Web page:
Dr. Moore described the new program as a very positive step towards focusing on prevention and proactive management for conditions like diabetes and mental illness, along with addressing opiate dependency. To help illustrate the scope of this federal grant, the figure is 1/2 of the NFL budget, so it’s a large number. The breakdown of need  for our three counties are illustrative: In 2015 24% of people in our three counties were on Medicaid (27% is the statewide average); 30% of the health care recipients have been  prescribed opiates. Opiate use also often can lead to opiate abuse. The problem is very large in our counties. This grant will be used to address those and other issues.

The program, as described by the Governor, will also fund supported employment and housing services and long term care services along with supports for unpaid family caregivers so they are able to keep caring for their loved ones. The hoped for result will be less use of high-cost services  and better health outcomes.

The ACH in our district is comprised of a 22-member Governing Board including  15 sectors and seven tribes. There is also an Executive Committee and Regional Health Assessment and Planning Committee to review health assessments and advise board on regional priorities.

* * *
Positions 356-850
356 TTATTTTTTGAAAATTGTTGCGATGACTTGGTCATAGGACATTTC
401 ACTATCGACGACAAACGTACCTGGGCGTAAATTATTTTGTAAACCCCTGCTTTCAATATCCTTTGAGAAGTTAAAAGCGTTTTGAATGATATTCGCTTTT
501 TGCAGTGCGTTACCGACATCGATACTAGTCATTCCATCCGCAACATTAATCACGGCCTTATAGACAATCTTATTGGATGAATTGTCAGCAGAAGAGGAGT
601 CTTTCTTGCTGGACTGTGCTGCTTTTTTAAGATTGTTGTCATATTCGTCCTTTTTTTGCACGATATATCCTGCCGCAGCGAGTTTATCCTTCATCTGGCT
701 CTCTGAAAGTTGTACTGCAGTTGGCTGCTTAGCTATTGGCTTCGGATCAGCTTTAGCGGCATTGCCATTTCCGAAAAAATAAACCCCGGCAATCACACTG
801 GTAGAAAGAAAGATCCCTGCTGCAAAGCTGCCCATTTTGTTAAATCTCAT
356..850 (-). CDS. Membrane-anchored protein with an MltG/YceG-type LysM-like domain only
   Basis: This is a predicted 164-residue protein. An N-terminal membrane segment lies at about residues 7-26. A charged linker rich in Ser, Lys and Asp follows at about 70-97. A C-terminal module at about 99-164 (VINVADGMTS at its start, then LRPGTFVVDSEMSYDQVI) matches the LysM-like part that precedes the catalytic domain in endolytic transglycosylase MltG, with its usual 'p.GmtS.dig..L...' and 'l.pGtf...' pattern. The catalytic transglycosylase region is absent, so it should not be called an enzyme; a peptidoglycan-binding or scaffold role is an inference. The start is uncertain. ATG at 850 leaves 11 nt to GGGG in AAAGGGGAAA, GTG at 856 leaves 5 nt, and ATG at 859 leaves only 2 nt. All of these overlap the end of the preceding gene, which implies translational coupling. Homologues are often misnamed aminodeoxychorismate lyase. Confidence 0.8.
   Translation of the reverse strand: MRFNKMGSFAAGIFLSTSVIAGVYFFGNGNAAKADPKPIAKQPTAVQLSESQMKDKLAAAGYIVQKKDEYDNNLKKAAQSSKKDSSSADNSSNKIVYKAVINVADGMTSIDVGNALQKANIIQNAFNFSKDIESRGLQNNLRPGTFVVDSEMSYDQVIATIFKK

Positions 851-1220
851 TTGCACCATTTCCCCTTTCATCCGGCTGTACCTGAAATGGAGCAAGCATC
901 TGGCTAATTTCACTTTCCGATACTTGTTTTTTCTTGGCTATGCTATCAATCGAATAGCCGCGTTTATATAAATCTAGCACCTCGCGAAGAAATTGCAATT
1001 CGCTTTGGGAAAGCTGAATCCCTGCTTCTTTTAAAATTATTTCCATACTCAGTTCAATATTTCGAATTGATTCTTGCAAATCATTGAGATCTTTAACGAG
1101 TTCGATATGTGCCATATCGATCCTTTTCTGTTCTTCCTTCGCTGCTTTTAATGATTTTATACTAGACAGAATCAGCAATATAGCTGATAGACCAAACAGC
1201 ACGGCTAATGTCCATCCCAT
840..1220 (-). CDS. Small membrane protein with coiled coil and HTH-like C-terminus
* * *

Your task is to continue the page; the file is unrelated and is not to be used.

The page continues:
Dr. Moore said she hopes that  the money will be spent on programs to do the following:

  • Address chronic disease management and prevention.
  • Help with access of dental, behavioral  health,chronic disease, aging in place, integration of care and early childhood health.

The money from the Federal government will flow through two different paths. Approx $65 million will go towards the Healthier Washington program, and then into programs that the ACHs help coordinate that are the focus of that program. An additional new $1.25 Billion will flow through State programs  and also into State ACHs, for the programs that will help in healthcare transformation. Another $375M will be used on programs for in place housing programs for care maintenance and services that delay or divert the need for intensive interventions such as support for people who need long-term services. . (That money will not flow through the ACH’s but a different state program).

Once the funding has arrived, which is supposed to be very soon, the ACH for the Olympic Peninsula will then kick off projects to use that money effectively and on priorities. Opioid prevention and response is a major priority project to kick off. It is to be determined how much money will be used on this project, as the project has not yet been scoped. Other projects that address the other issues will follow soon.

We will continue to track this program in the future.